“Trattato” on title within a cartouche of scrollwork, woodcut printer’s device on title, six double-page woodcuts (collation as in Mortimer), & another woodcut printer’s device on verso of final leaf. 16 p.l., 315,  pp. Small 8vo, 18th-cent. Italian mottled sheep (a bit of browning), flat spine gilt, red leather lettering piece on spine. Venice: G. Giolito, 1555.
First edition of the earliest work on the game of tennis; this is a fine copy of a most uncommon book. In this work, Scaino not only describes the game but, for the first time, codifies the rules, sets the standard court sizes, discusses proper etiquette, and establishes a scoring system. He uses the terms a due and vantaggio from which our now familiar terms “deuce” and “advantage” are derived.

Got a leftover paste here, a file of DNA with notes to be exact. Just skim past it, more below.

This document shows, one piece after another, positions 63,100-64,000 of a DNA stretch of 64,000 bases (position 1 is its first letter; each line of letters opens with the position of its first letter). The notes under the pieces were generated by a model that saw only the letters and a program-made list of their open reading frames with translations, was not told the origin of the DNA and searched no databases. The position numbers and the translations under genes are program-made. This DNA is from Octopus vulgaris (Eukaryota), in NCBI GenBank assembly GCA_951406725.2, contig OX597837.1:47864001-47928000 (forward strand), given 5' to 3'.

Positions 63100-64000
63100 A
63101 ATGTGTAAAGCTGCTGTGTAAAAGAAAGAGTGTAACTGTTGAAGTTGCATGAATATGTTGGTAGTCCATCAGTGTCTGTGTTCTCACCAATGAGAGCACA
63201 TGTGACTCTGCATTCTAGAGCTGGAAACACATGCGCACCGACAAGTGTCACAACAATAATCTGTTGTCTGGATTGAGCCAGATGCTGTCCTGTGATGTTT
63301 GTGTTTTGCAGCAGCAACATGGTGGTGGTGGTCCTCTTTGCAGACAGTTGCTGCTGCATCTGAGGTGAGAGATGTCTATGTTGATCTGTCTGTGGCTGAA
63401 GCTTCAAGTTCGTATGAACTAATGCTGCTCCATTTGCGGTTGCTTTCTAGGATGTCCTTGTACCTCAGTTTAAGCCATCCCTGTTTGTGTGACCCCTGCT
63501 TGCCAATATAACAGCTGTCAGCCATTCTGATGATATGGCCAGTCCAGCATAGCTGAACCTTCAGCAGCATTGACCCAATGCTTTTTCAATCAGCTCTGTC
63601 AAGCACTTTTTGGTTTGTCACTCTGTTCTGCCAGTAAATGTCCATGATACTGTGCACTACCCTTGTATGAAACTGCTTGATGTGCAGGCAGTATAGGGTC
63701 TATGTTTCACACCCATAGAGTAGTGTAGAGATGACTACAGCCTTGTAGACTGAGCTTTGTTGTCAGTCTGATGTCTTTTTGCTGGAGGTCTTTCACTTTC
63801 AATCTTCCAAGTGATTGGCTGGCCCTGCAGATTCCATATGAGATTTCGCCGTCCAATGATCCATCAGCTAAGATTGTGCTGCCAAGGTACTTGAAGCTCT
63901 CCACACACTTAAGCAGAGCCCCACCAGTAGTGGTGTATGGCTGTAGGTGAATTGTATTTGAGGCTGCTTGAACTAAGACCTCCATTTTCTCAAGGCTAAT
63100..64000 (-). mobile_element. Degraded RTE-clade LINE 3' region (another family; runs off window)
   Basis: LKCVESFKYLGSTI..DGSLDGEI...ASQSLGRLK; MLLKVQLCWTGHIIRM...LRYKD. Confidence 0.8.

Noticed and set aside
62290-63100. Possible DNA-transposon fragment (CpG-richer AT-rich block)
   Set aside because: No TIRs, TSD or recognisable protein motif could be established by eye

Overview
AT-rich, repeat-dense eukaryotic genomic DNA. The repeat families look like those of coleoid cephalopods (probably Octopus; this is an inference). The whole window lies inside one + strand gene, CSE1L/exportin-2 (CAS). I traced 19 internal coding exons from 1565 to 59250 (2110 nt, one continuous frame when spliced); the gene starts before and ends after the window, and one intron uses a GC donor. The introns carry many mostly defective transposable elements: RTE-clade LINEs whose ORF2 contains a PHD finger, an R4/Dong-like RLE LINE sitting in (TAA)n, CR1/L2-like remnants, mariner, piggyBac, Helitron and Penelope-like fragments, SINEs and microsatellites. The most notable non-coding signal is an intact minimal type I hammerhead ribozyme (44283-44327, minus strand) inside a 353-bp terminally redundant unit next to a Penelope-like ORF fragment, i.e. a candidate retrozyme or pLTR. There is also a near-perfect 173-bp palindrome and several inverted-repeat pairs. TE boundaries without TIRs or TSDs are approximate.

Tennis was already an extremely popular game in the 16th century, played by the kings of England and France. The rules for different versions of the game and their various interpretations often led to arguments. It was apparently after one such discussion with his patron, Alfonso II d’Este, the final Duke of Ferrara, that Scaino (1524-1612), decided to write the present book, formalizing and detailing the rules of the game.
Scaino describes the various forms of tennis being played at that time, whether the ball was solid or air-filled, hit with the hand or a racket, etc.
The excellent plates depict equipment and the court layouts.
❧ Brunet V, 178 & Supplement II, 606–“fort rare.” Mortimer 465.
Item ID: 7794